FMA Communications Inc.
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Elgin, IL 60123
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FMA Communications Inc.:
Group Publisher: Dave Brambert
Editor-in-Chief: Dan Davis,
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STAMPING Journal Editor:
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Practical Welding Today Editor:
Contributing Editor: Amy Nickel
Associate Editor: Sue Roberts
Senior Copy Editor: Teresa Chartos
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Statement of Policy
As the official publication of the Fabricators & Manufacturers Association, International, The
FABRICATOR recognizes the need and importance of disseminating information about modern
metal forming and fabricating techniques, machinery, tooling and management concepts for
the metal fabricator. The policy of the publisher and this journal is to be nonpartisan, favoring
no one product or company. The representations of fact and opinions expressed in the articles
are those of the author and are not necessarily endorsed by the publisher and this journal.
By including information on new products, new literature, news of the industry, articles, etc.,
this impartiality is strived for and extends to the mention of trade names. Unless product
identification makes the reference unavoidable, the generic name is used. We acknowledge
that on occasion there may be oversights and errors; the editors regret such oversights and
re-emphasize their policy to be impartial at all times. The publisher reserves the right to
refuse advertising deemed inappropriate for publication in The FABRICATOR, including ads
for classes of products and services not considered of significant interest to the readership.
“ The FABRICATOR” is a service mark and a trademark of the Fabricators & Manufacturers
Association, International, and is used, under license, by FMA Communications Inc. Standard
Rate & Data Service lists our advertising rates in Section 88. Consult SRDS or our current rate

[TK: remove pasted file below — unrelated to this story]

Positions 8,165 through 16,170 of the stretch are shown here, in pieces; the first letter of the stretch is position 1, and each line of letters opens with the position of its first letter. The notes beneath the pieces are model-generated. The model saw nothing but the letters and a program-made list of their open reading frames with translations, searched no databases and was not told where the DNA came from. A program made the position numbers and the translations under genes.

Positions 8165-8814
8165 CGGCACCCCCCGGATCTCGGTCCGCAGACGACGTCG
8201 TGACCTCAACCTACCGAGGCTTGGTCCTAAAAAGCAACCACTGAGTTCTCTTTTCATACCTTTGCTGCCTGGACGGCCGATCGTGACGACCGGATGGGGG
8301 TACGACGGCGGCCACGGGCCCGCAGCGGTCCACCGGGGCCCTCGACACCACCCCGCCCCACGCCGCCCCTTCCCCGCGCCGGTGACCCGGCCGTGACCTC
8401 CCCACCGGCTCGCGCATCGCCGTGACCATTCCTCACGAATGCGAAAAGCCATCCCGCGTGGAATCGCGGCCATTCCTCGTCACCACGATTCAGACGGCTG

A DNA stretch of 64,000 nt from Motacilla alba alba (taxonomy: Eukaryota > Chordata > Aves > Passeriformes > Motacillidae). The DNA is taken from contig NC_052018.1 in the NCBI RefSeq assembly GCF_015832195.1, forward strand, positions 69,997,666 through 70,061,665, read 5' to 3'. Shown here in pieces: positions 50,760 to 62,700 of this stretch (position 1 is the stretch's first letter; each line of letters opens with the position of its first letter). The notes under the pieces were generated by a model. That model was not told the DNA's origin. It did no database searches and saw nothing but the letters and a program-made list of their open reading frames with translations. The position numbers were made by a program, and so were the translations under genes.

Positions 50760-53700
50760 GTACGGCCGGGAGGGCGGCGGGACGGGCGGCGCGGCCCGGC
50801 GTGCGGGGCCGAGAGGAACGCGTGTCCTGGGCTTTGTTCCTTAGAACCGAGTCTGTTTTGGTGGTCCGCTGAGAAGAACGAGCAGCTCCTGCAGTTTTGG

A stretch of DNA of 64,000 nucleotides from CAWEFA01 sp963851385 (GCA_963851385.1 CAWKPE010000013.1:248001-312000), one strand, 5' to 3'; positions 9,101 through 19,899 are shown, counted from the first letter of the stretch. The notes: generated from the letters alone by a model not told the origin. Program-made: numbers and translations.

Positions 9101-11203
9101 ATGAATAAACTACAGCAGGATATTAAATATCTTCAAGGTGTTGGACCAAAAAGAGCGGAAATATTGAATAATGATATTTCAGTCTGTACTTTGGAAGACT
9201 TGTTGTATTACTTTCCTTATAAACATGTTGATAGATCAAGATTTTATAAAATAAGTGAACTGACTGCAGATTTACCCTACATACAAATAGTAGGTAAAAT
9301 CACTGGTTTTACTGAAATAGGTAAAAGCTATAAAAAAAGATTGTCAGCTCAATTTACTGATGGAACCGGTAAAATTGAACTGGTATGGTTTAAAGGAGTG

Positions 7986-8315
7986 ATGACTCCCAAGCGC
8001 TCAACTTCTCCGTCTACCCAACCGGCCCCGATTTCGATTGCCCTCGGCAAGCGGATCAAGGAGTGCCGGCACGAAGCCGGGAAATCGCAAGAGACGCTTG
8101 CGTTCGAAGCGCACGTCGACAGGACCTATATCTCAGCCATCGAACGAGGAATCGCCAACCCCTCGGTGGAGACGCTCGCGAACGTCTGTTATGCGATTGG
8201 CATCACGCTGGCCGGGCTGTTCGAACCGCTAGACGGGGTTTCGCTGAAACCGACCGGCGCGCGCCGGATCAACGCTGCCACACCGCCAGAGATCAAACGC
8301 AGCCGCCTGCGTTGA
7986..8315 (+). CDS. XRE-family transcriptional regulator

card for full rates and data. Publications of FMA Communications Inc. maintain a policy of
keeping editorial and advertising separate to ensure editorial integrity that most benefits our
readership. Editorial content, including feature articles and press releases, is determined solely
by the publisher. Editorial content cannot be purchased, nor can it be used as a benefit of
advertising dollars spent. Editorial is free-of-charge, subject to space availability, and open to
all interested parties that submit items meeting our editorial style and format as determined
by the publisher. Note: Some photographs printed in this publication may be taken with safety
equipment removed for photographic purposes. However, in actual operation, it is recommended that correct safety procedures and equipment be utilized.
Having read the Readers’ Forum
about the immigration debate
[“The Debate on Immigration
Continues,” The FABRICATOR,
June 2017, p. 14], I must respond.
The issue is not about immigration. The issue is
about illegal immigrants crossing our borders
illegally. In other words, they were not following our
laws. They are illegal immigrants, otherwise known
Call it for what it is: illegal immigrants. They are
not—and I repeat not—undocumented workers.
Please note that the responses you printed from
readers called it what it is. You did not.
First you said the debate is on immigration. It is
Second you called them undocumented workers.
They are not.